How to find the evidence
Do you need the best evidence for use in patient care? If you are generally familiar with the disease process affecting your patient, but are not an expert in current care recommendations, experts recommend that you begin by using resources that review, grade, and summarize available evidence.
If these sources don’t provide current information or don't provide the general overview you need, go on to read information available through peer-reviewed, frequently updated resources or recent, review articles in medical journals. These resources may not comment on the quality of the evidence supporting their statements but are, at least, relatively current. If you find that you need more background information, you may wish to review the more dated information available through standard textbooks.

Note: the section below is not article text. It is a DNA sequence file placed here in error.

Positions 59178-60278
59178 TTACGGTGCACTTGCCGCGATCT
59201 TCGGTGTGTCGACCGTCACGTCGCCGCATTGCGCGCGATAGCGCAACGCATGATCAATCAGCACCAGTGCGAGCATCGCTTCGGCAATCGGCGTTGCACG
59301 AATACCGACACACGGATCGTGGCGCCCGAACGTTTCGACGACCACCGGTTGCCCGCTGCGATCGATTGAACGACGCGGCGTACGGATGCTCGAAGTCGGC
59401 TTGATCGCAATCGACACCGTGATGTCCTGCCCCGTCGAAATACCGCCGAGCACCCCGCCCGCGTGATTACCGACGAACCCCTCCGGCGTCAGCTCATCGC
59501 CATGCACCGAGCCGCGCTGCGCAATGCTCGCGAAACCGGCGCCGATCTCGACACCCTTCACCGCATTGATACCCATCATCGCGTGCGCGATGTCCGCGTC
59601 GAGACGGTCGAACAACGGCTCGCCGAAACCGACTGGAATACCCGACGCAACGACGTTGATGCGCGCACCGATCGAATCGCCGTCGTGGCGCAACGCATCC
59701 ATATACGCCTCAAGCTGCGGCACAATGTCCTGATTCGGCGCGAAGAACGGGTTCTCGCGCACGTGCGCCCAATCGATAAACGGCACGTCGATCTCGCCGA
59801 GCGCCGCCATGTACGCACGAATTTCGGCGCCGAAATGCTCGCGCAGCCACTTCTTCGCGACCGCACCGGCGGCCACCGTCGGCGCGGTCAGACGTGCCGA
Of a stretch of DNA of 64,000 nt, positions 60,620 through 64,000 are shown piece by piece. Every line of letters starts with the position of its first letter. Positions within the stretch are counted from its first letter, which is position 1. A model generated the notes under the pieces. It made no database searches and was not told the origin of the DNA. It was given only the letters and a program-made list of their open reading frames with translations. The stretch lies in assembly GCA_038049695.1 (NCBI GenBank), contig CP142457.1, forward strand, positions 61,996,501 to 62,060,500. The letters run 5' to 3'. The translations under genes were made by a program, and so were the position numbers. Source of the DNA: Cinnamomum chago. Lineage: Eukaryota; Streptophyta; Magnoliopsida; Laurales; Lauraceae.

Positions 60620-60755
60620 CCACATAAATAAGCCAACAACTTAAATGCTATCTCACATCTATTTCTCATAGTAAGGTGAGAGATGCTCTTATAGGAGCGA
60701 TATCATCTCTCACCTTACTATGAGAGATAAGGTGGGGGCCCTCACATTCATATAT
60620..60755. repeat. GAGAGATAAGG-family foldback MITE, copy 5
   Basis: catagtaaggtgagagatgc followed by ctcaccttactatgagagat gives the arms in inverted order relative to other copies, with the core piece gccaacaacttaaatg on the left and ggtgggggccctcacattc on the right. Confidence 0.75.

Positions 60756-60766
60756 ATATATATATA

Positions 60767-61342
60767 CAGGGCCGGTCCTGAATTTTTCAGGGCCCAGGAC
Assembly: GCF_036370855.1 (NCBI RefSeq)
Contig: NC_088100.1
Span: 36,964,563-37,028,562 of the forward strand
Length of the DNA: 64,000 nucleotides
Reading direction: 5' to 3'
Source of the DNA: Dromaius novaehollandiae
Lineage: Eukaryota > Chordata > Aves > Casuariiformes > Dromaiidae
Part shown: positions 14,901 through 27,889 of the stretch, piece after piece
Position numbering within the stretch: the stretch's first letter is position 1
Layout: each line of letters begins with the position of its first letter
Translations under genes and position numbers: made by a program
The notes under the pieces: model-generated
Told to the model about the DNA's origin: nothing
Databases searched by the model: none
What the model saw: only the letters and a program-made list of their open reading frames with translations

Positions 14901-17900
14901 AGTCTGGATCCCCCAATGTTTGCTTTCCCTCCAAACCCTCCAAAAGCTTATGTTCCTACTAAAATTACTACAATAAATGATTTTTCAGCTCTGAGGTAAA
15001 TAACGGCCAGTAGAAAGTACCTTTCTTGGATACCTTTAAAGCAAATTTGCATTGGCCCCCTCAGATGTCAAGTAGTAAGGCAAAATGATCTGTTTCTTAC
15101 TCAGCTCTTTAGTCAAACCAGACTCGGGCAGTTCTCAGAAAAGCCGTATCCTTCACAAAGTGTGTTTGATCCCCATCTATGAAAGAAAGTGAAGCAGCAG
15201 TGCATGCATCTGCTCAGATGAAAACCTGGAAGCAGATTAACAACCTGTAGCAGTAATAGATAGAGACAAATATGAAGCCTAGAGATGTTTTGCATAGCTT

You can then go on to research more specific questions or the latest findings on a topic by searching the journal literature, grading the evidence you acquire and determining the significance of this evidence yourself.
In the end, you must always make decisions about the importance of the evidence in your patient’s case. Your experience and the patient’s preferences must be taken into account.
This guide will provide the following information:
- Resources available through the library, along with their evidence characteristics
- How to evaluate the evidence
- How to keep up with the evidence
- Where to learn more about the EBM process
Levels of Evidence Pyramid
From: And PICO Was His Name-o: what to look for in an EBM study. Seattle, WA: National Network of Libraries of Medicine. http://nnlm.gov/training/evidencebased/PICO/pyramidhandout.pdf Last updated May 6, 2011, Accessed May 25, 2012.